The fruitful Arlesky period of the artist is marked by such an outstanding work as Portrait of the Solitaire Escalier, which is a turning point in the artist’s work. Meyer Shapiro writes about this picture as follows: … I would even call the canvas the last realistic portrait of a peasant, performed in the traditions of Western European art. It is possible that this is the only outstanding portrait of a villager. In a sense, this work absorbed the best manifestations of the vast variety of works by Van Gogh.
Vincent never ceased to feel a spiritual kinship with a simple worker. This is clearly
Vincent tells his brother about this picture in his letter and, what is significant, he especially stresses that his view of painting is gradually returning to the period preceding his arrival in Paris. During the two years that Vincent lived with his brother in Paris, he met with a huge number of outstanding artists of those times: Gauguin, Lautrec, Pissarro and Siera – these are just a few of them. The style of these authors and their non-standard fresh ideas influenced the formation of Vincent’s individual painting technique. And yet, it is necessary to note the following: in a letter of 520 Van Gogh himself says that he is returning to his earlier approach to art and, at the same time, goes beyond what he was able to learn from the Impressionists.
Van Gogh evolves, acquiring a new unique style, so attractive and peculiar to him alone. Vincent boldly and unconventional experimenting with color on the canvas Portrait of Solitaire Escalier. In a letter to Emil Bernard, Vincent says: “Again, the color palette of the picture suggests the midday heat, like the one in the middle of summer.” Without these colors, the picture would look quite different. ” Jan Hulsker writes: Although the portrait of Escalier Solitaire is undoubtedly an outstanding and surprising sight, it does not fully create the impression of heat and dazzling sunlight, which is implicit in Vincent’s description. The strongest effect is not created by the red and orange hues of the shepherd’s face, but rather by the bright yellow straw hat against the background of the dark blue sky.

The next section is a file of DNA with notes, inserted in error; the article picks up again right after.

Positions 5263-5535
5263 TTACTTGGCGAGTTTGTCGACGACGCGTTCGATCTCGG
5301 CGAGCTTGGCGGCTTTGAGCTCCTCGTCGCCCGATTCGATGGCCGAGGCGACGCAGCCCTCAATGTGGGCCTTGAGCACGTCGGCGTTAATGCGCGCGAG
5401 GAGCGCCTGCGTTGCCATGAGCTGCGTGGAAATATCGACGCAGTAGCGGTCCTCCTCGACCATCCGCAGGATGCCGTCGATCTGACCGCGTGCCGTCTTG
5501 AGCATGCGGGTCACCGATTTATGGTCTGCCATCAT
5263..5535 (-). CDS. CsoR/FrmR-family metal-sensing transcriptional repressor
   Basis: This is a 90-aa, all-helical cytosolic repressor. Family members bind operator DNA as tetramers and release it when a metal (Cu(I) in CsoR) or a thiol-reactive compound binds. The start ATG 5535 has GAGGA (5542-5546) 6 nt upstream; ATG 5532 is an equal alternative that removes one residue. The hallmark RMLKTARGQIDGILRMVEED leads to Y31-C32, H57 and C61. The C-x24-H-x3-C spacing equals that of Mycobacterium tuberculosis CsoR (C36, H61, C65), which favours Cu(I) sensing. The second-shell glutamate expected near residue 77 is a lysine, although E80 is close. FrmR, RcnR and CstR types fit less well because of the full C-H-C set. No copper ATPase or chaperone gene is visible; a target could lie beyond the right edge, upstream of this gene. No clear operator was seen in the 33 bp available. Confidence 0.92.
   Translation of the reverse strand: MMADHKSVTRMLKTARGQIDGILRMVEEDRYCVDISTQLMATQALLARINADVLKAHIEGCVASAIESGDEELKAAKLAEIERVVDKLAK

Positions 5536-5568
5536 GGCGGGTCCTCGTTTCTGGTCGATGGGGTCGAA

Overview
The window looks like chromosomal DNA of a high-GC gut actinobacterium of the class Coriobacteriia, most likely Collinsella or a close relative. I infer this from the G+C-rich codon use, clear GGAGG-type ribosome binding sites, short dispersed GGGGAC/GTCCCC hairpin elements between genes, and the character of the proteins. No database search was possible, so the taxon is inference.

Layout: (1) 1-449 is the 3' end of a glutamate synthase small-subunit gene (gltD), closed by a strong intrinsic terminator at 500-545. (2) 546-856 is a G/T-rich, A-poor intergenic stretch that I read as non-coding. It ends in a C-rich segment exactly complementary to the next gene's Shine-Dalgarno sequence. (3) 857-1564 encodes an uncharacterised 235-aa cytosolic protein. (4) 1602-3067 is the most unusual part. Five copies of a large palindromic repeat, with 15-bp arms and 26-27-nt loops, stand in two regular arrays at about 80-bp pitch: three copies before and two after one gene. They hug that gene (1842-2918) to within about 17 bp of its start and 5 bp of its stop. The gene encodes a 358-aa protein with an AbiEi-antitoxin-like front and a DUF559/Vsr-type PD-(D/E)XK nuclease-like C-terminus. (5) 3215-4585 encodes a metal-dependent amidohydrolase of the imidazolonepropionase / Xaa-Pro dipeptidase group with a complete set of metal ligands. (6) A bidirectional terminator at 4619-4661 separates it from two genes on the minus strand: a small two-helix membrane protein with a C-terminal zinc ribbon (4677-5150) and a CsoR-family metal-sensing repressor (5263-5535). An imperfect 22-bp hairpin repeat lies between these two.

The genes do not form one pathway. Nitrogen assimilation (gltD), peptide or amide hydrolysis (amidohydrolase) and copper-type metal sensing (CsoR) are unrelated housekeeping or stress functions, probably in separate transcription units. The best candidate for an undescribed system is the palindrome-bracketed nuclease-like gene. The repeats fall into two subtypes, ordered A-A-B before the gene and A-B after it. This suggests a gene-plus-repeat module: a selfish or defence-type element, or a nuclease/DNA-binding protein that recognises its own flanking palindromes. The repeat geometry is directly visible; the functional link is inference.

And only a few weeks later, when the old peasant agreed to pose for the second portrait, Vincent really managed to achieve the intended “exaggeration.” While Hulsker is right in asserting that Van Gogh was the most successful person to realize what was conceived in the second portrait, the first portrait, after all, is one of the most important paintings among all written by the artist.